In case one department of the government interferes in the working and powers of the other department then it cause chaos and conflicts between the departments. Active role of the judiciary department in the law making (i.e. legislative department) affects the working of the legislative department and also create issues in context of the legislative competence. In other words, this interference reduces the working effectiveness of the legislature department for the number of reasons and also reduces the common law reliability. The concept related to the judicial activism in the law making becomes the hot topic of the debate with the increasing interference of the judges, and this also gain vast recognition across the globe.[17] Many incidents are there under which it can be witnessed that Courts issue guidelines and orders to the government from time to time and also seek compliance of these guidelines under their contempt power. In some cases, courts make law in the similar manner as made by the legislature by giving decisions of the cases (Judicial precedent). Donoghue v Stevenson [1932] A.C. 562, [1932] UKHL 100, 1932 S.C. (H.L.) 31, 1932 S.L.T. 317, [1932] W.N. 139 [18]is the case law which can be considered as the perfect example in this regard. These examples of the judicial intervention need close scrutiny in context of the constitutional perspective of the law making function of the judges which are different from the power imposed by the constitution on the legislature. Under the constitutional powers, legislature is considered as the main body in context of separation of powers which act as the prime mover in making the laws for complying with the changing situations of the modern society.[19]

The Issues with Statutory Interpretation

However, role played by the judiciary in the common law is more than the power imposed by the constitution in the judiciary department, as judges while dealing with the real life issues and make decision on that get the opportunities not only to interpret the law but also making the law.

There are number of jurisdictions under which judicial branch hold the power to make changes among the law in context of judicial review process. Those courts which hold the review power make changes in the laws and rules whenever they find those laws and rules incompatible. However, usually judges make these changes on the basis of single case law and these changes are applicable on the large number of people which is little divesting and impracticable.

Therefore, it can be said that judicial power to make laws under the common law results in the conflicts between the two departments of the government and also reduce the common law reliability in the modern society.[20]

Conclusion:

After considering the above facts, it can be said that statement made by the Lord Scarman, in case McLoughlin Appellant v O’Brain (1983) 1 A.C. 410 is absolutely right and match with the condition of the present society. Numbers of factors are described in this paper which directly affects the reliability of the common law and also force the people to look for alternate. Various areas of the common law require the review and changes. On the basis of above facts, it can be said that technique related to the simple literalism is defective in nature and fails to characterize the judicial approach in context of the statutory interpretation. On the other hand, judicial precedents impose burden on the judges by creating the binding decisions of the prior cases on the present cases. This reduce the reliability of the judges on the common law because they are bind to take those decisions which they personally believe fails to upheld the dignity of law and justice. This paper further stated that, judicial power to make laws under the common law results in the conflicts between the two departments of the government and also reduce the common law reliability in the modern society.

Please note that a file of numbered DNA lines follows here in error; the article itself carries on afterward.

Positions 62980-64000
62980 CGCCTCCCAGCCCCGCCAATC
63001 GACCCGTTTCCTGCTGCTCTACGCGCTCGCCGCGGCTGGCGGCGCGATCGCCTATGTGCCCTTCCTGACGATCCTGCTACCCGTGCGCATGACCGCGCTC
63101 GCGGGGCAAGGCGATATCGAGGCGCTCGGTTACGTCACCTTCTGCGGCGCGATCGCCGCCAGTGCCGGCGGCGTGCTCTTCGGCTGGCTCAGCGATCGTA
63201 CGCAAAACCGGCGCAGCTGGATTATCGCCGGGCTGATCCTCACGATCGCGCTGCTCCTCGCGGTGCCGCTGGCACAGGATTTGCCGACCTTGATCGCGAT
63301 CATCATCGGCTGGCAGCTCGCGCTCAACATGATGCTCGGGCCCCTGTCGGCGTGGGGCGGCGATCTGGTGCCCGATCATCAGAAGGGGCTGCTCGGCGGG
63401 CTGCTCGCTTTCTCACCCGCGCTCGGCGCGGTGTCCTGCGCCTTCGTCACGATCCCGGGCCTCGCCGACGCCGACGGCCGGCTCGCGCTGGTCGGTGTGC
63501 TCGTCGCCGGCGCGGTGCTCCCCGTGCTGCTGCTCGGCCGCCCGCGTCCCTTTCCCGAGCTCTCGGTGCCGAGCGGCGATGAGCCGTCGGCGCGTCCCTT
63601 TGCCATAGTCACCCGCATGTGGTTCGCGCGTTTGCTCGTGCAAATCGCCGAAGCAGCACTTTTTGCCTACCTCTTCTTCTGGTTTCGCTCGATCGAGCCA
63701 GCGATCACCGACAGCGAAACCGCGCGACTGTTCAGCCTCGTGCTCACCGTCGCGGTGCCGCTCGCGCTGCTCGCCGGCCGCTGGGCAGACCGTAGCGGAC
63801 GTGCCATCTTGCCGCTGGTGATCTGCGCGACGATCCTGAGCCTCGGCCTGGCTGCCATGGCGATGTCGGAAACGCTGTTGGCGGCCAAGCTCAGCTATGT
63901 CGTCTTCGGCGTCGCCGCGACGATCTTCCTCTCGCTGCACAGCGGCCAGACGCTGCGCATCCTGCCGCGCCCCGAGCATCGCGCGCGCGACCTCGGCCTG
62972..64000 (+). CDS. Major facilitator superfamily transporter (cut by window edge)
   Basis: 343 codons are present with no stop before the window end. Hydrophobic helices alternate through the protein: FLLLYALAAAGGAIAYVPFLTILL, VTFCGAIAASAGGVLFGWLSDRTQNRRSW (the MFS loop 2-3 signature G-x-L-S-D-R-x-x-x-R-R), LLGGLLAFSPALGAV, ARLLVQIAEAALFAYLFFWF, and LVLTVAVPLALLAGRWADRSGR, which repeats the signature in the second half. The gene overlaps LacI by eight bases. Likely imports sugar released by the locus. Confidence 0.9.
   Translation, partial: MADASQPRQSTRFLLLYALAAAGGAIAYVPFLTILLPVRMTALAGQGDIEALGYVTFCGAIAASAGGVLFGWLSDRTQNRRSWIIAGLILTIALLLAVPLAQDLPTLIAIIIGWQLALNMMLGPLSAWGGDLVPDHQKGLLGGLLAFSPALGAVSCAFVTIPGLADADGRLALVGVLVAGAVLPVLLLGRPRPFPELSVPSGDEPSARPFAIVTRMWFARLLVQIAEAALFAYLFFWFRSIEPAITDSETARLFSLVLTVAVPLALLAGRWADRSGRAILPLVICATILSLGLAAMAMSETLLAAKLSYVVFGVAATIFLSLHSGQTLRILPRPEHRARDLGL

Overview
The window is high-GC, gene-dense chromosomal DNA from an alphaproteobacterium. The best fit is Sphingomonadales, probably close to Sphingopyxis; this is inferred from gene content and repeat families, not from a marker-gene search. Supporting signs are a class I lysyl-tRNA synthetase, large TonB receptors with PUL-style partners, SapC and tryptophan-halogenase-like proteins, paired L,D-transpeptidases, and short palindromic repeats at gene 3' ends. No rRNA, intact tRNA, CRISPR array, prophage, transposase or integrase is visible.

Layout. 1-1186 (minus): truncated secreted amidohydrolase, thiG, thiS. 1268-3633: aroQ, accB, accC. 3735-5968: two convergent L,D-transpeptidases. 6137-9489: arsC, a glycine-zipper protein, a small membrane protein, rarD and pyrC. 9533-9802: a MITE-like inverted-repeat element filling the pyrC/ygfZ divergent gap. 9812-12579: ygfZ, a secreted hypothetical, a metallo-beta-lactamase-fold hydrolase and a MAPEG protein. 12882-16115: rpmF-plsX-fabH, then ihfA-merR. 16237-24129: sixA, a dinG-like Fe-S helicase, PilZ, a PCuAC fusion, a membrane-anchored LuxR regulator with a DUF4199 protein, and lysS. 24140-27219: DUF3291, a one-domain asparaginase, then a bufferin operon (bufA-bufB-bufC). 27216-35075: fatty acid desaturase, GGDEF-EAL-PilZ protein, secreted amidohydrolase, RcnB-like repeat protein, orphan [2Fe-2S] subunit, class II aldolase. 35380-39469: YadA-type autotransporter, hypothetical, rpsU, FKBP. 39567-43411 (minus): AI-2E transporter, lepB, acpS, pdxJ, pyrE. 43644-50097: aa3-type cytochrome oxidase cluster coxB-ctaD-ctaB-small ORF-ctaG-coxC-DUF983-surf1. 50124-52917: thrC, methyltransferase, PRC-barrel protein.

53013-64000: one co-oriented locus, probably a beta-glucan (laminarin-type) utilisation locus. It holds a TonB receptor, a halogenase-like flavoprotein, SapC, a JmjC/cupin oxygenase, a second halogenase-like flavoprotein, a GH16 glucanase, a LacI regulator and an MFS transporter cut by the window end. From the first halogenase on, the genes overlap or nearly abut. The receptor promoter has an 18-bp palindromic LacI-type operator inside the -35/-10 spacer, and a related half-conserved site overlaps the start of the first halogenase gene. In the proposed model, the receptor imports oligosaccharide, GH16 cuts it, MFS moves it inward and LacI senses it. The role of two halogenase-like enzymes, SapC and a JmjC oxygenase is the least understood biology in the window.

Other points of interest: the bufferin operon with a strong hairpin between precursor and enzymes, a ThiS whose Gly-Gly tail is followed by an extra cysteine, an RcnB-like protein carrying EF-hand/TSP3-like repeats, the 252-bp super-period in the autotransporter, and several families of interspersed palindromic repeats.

References

LawTeacher, Advantages And Disadvantages Of The Literal Rule. [online]. (2013). 

<https://www.lawteacher.net/free-law-essays/constitutional-law/advantages-and-disadvantages-of-the-literal-rule-constitutional-law-essay.php?vref=1>. Accessed on 23rd May 2018.

Corbin, L. The role of statutory interpretation in law-making through the courts. <https://www.researchgate.net/publication/29466605_The_role_of_statutory_interpretation_in_law-making_through_the_courts>, accessed on 23rd May 2018.

Johnstone, Q. An Evaluation of the Rules of Statutory Interpretation. (1954). 

<https://pdfs.semanticscholar.org/7dc6/2a5f71186c727a31284cb3e56c11b9e018a6.pdf> Accessed on 23rd May 2018.

Gleeson, M. Courts and the rule of law. (2001). <https://www.hcourt.gov.au/assets/publications/speeches/former-justices/gleesoncj/cj_ruleoflaw.htm>, Accessed on 23rd May 2018.

University of London. English Common Law: Structure and Principles Week Four : Judicial Precedent and the role of Judges Additional Notes, Quotes, Case Citations and Web Links for Week Four Lectures. <https://dtie6qkxurcnk.cloudfront.net/week4book/Week4handout.pdf>. Accessed on 23rd May 2018.

Yohannes, A. & Michael, G. Separation of Powers as a Limitation on Administrative Law. (2012), < https://www.abyssinialaw.com/about-us/item/302-separation-of-powers-as-a-limitation-on-administrative-law>. Accessed on 23rd May 2018.

Gerstenberg, O. Negative/positive constitutionalism, “fair balance,” and the problem of justiciability, (2012), International Journal of Constitutional Law, Volume 10, Issue 4, Pp 904-925.

Shodhganga. Judicial lawmaking in india: transition from “activism” to “overreach”. <https://shodhganga.inflibnet.ac.in/bitstream/10603/32340/12/13_chapter%207.pdf>. Accessed on 23rd May 2018.

Pieters, C. Judicial interference with the executive or executive interference with the judiciary?. (2015), < https://hsf.org.za/publications/hsf-briefs/judicial-interference-with-the-executive-or-executive-interference-with-the-judiciary>, Accessed on 23rd May 2018.

McLoughlin Appellant v O’Brain (1983) 1 A.C. 410.

Pepper v Hart [1991] ALL ER 42.

DPP v Ottewell [1970] AC 642 at 649.

Donoghue v Stevenson [1932] A.C. 562, [1932] UKHL 100, 1932 S.C. (H.L.) 31, 1932 S.L.T. 317, [1932] W.N. 139.

Young v Bristol Aeroplane Co Ltd [1944] KB 718.

Mattison v Hart 1854.

Hill v. East and West India Dock Co, (1884) 9 App. Cas. 448.

Letang v Cooper [1964] EWCA Civ 5.

Litster v Forth Dry Dock and Engineering Co Ltd [1988] UKHL 10.